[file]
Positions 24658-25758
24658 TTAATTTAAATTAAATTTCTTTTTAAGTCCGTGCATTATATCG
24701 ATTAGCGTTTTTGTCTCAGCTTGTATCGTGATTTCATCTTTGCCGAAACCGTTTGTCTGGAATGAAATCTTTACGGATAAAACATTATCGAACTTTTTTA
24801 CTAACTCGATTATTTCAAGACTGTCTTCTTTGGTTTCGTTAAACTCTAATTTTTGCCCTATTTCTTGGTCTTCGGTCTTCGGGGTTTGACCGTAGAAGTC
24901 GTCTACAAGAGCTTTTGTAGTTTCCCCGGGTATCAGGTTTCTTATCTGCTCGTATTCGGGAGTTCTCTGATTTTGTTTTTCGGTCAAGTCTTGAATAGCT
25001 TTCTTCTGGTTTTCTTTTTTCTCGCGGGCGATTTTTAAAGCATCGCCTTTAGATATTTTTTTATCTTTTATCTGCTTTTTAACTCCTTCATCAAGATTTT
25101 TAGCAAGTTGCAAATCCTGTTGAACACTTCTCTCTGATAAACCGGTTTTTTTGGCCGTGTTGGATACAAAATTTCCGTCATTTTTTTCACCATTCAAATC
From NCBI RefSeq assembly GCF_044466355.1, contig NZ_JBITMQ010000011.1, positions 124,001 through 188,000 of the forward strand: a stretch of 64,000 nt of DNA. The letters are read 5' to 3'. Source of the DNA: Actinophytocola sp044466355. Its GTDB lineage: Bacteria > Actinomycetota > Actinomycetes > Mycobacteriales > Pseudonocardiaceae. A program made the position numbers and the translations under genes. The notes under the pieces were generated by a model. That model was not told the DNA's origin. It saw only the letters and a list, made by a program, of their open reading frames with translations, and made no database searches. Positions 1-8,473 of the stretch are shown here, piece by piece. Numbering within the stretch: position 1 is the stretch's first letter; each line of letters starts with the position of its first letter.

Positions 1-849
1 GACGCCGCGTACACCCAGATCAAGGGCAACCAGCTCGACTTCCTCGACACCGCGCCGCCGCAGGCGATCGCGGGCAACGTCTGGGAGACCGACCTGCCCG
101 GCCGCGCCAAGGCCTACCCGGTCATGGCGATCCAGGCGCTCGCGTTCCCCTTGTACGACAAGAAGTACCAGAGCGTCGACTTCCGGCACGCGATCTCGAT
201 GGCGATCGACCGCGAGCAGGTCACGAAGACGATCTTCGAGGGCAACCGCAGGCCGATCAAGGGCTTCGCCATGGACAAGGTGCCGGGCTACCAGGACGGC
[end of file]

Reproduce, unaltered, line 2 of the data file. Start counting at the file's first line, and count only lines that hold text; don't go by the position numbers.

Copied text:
24658 TTAATTTAAATTAAATTTCTTTTTAAGTCCGTGCATTATATCG